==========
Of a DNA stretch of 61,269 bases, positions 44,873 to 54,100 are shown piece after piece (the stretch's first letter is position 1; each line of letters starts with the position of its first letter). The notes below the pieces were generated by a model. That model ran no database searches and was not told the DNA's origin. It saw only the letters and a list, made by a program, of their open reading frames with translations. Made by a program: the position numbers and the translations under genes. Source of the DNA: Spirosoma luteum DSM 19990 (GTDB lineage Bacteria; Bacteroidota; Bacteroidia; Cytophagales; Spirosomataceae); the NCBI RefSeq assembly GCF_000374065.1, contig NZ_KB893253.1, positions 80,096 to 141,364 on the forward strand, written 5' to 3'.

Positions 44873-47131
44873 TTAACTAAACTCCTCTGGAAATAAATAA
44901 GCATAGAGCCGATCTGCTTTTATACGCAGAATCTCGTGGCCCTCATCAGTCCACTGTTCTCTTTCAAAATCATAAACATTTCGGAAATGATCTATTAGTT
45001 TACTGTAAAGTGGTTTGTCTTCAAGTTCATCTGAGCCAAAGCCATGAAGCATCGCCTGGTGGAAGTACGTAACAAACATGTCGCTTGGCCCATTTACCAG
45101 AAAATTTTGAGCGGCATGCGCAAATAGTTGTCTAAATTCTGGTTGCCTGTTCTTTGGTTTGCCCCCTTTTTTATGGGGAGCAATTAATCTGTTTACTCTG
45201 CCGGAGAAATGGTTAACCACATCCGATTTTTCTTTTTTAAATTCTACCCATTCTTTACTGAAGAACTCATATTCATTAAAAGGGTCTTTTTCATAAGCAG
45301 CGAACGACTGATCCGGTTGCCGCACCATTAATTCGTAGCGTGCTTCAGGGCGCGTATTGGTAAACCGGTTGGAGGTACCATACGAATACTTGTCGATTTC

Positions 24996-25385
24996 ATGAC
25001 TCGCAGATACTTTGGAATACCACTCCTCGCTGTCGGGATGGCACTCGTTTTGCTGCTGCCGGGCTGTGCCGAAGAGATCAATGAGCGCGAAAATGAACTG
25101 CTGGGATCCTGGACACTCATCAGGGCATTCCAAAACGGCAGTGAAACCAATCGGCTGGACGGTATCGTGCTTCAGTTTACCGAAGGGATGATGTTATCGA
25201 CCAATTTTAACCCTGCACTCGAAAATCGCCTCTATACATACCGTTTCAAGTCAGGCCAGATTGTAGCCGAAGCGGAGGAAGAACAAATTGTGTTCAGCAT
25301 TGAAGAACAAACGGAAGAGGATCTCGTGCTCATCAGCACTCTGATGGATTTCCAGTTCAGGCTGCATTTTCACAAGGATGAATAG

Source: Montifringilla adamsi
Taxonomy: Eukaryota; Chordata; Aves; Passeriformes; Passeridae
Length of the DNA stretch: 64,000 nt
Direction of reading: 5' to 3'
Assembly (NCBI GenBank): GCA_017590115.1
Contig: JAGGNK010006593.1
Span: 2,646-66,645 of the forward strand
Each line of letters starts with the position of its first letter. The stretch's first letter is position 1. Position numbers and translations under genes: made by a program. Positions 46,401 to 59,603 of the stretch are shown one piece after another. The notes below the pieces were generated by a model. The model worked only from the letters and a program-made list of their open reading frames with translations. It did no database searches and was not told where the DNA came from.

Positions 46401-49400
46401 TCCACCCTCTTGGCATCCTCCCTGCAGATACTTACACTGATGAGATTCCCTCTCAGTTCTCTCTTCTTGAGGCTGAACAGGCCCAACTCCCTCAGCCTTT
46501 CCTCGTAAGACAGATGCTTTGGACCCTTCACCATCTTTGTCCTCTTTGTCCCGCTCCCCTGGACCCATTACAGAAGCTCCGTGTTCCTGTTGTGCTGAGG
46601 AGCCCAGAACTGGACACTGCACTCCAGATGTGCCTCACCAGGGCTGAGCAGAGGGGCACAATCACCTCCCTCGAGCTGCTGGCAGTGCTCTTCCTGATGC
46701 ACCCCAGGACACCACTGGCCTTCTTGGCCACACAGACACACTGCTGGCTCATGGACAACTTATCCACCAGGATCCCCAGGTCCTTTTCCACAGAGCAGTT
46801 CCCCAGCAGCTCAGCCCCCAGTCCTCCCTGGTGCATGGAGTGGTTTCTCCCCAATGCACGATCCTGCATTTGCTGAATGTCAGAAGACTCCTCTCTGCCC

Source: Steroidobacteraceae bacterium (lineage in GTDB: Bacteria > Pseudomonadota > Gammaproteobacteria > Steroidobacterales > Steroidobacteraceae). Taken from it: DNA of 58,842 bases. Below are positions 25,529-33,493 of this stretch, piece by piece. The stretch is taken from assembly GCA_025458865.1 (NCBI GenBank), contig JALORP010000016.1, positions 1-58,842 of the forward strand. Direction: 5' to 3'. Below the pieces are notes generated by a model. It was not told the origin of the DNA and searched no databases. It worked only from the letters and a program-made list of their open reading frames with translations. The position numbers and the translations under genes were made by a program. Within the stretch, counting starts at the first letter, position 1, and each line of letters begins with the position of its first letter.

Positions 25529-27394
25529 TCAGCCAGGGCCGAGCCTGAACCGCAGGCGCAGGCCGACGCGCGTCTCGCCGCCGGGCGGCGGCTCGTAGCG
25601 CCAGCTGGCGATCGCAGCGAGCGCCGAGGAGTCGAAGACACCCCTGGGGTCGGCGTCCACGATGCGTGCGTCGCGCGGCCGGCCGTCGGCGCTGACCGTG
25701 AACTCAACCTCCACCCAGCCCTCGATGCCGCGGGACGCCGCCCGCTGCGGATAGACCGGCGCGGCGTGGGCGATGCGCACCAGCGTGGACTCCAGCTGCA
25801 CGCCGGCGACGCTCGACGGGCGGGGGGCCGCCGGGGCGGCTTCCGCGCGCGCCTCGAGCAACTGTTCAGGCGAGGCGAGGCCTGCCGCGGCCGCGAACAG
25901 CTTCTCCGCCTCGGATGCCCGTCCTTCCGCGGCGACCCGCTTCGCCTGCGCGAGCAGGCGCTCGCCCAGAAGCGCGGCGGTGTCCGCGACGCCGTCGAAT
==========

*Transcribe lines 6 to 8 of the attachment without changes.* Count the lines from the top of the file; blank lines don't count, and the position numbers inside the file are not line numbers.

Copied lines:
45101 AAAATTTTGAGCGGCATGCGCAAATAGTTGTCTAAATTCTGGTTGCCTGTTCTTTGGTTTGCCCCCTTTTTTATGGGGAGCAATTAATCTGTTTACTCTG
45201 CCGGAGAAATGGTTAACCACATCCGATTTTTCTTTTTTAAATTCTACCCATTCTTTACTGAAGAACTCATATTCATTAAAAGGGTCTTTTTCATAAGCAG
45301 CGAACGACTGATCCGGTTGCCGCACCATTAATTCGTAGCGTGCTTCAGGGCGCGTATTGGTAAACCGGTTGGAGGTACCATACGAATACTTGTCGATTTC